Penn State’s dominance of Maryland on Saturday at Beaver Stadium notwithstanding, the defense hasn’t been as good as it has been timely in the team’s first six games.
In four wins against Kent State, Temple, Minnesota and Maryland, the Nittany Lions have allowed an average of 20 points, which is pretty good.
They’ve also allowed chunk plays of 67 yards against the Owls, 37 yards and a touchdown against the Golden Gophers and 66 yards and a touchdown against the Terrapins.
Those big gainers are reflective of the vulnerabilities that superior Pittsburgh and Michigan offenses exploited more completely in Penn State’s two losses, racking up 92 points and piles and piles of yards.
It’s a unit prone to breakdowns for two reasons: No. 1, it has underclassmen and inexperienced players at several spots, especially along the defensive line, and No. 2, it has sustained a lot of injuries, especially in the linebacking corps where senior Nyeem Warman-White is out for the season while Jason Cabinda and Brandon Bell — among Wartman-White’s few fellow upperclassmen — have missed most of the season with injuries, if less severe ones. Problem No. 2 has amplified problem No. 1.
So how did Penn State get around to keeping those points-allowed numbers so low in its wins?
It made the right plays at the right times.
Against Minnesota, the Nits intercepted a third-and-9 pass from their own 12-yard line to thwart what appeared to be certain points for the Gophers in a 20-20 game early in the fourth quarter.
On the next defensive series, after Minnesota had moved the ball well again, they forced a field-goal attempt by stiffening at their own 19-yard line, giving the offense the room it needed to answer with less than a minute left to force overtime.
Finally, the unit forced another field-goal attempt with a three-and-out in that extra session, which offered all the help running back Saquon Barkley needed to end the game with a touchdown run.
Good, timely stuff.
Then against Maryland, a team the defense largely dominated, Penn State got key stops at moments that could have significantly changed the momentum in the the opposite direction.
The first came after the Terps blocked a punt down 17-7 late in the first half and set themselves up with first-and-10 from the Penn State 15-yard line. A score there would have gotten Maryland within one possession before halftime and put the Nits on their heels a little bit.
Instead, converted linebacker Koa Farmer drilled Maryland signal caller Perry Hills, forcing a fumble that Penn State recovered to thwart the threat.
Later, with Maryland attempting a fourth-and-2 from Penn State’s 22-yard line early in the fourth quarter and the game slipping away from the Terps down 31-14, the defense stuffed Jake Funk for a loss of 5 and a turnover on downs that pretty much sparked the rout the game would become as the second half wore on. This after they had sniffed out another fourth-down attempt in the third quarter with the Terrapins down just 24-14.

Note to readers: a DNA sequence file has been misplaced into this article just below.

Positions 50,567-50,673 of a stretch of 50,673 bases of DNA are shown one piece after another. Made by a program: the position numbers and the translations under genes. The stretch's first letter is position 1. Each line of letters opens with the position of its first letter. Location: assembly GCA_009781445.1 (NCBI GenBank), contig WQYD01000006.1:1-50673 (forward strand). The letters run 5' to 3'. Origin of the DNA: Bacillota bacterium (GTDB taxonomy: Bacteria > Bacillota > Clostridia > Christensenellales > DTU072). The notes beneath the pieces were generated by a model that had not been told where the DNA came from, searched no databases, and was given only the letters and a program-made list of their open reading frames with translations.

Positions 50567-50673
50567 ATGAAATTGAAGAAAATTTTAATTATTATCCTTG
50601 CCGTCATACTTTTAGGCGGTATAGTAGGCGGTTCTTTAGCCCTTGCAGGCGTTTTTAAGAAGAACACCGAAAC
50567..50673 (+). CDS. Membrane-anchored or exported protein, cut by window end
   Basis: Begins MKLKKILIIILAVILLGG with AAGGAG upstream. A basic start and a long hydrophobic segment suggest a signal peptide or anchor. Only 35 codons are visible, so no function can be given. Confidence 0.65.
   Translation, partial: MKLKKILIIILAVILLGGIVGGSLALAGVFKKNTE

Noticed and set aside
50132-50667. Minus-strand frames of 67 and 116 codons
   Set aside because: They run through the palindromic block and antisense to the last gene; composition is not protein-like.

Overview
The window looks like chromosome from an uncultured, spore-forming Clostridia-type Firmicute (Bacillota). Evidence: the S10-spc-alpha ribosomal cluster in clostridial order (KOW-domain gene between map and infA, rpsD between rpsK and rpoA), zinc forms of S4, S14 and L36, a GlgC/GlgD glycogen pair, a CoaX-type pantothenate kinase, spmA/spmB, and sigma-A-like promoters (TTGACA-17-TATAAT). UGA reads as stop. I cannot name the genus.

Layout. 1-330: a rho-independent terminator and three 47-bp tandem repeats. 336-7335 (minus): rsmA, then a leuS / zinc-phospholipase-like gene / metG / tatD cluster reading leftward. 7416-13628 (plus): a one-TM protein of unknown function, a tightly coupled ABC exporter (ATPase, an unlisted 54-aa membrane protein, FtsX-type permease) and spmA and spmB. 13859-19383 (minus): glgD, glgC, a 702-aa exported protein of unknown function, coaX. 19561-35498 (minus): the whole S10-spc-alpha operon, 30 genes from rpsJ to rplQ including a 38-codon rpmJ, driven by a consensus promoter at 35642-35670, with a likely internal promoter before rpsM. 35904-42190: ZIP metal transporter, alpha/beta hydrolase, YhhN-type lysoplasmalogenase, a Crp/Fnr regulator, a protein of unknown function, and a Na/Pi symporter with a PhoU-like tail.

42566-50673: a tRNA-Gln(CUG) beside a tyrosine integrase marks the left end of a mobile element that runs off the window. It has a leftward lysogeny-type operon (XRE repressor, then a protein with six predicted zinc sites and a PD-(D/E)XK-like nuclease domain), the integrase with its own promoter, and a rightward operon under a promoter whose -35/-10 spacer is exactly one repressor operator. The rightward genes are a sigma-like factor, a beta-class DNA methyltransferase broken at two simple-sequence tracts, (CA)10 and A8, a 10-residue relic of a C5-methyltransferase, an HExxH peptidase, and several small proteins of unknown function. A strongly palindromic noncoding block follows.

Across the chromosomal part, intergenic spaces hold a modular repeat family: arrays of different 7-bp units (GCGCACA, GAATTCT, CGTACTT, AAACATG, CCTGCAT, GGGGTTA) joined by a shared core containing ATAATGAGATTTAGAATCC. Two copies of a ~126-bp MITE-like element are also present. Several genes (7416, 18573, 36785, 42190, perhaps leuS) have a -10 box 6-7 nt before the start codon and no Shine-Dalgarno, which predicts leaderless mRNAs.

These are the kind of plays Penn State is going to need to have a prayer against Ohio State, Iowa and Michigan State, the three teams that really stick out on the second-half schedule.
It’s almost certain that these teams are going to score points on Penn State’s defense. The Buckeyes have 5-star prospects at almost every position, the Hawkeyes have a lot of experience — especially behind center with quarterback C.J. Beathard — and the Spartans rolled up 55 points when these teams met last November in East Lansing.
So success is probably going to depend on that familiar pattern of making the right plays in those moments when the momentum of the game can swing wildly in one direction or the other.
That is perhaps the biggest difference between this group and the more highly ranked units that propped up a putrid offense for the past couple of years. While those units excelled at keeping other teams off the board, they weren’t quite as good at taking control of the game with big plays themselves.
This team has shown that knack. And while that’s no promise the second half of the season will play out the same way as the first, it is a good sign.
Perhaps Penn State will get a little healthier in the next couple weeks and bring back Cabinda, Bell and some of that experienced leadership that has been lacking on this team at times.
Until then, though, it’s the big plays that will make the difference for this defense They’re hard to make, but if the Pitt and Michigan games taught us anything, it’s that trying to go mano y mano with teams of this caliber is a bad idea. Solid opponents will win that battle eventually.
The key is flipping the table over when it most needs to be flipped and demoralizing opposing offenses to the point that mismatches become the dogfights we’ve seen the past couple weeks at Beaver Stadium.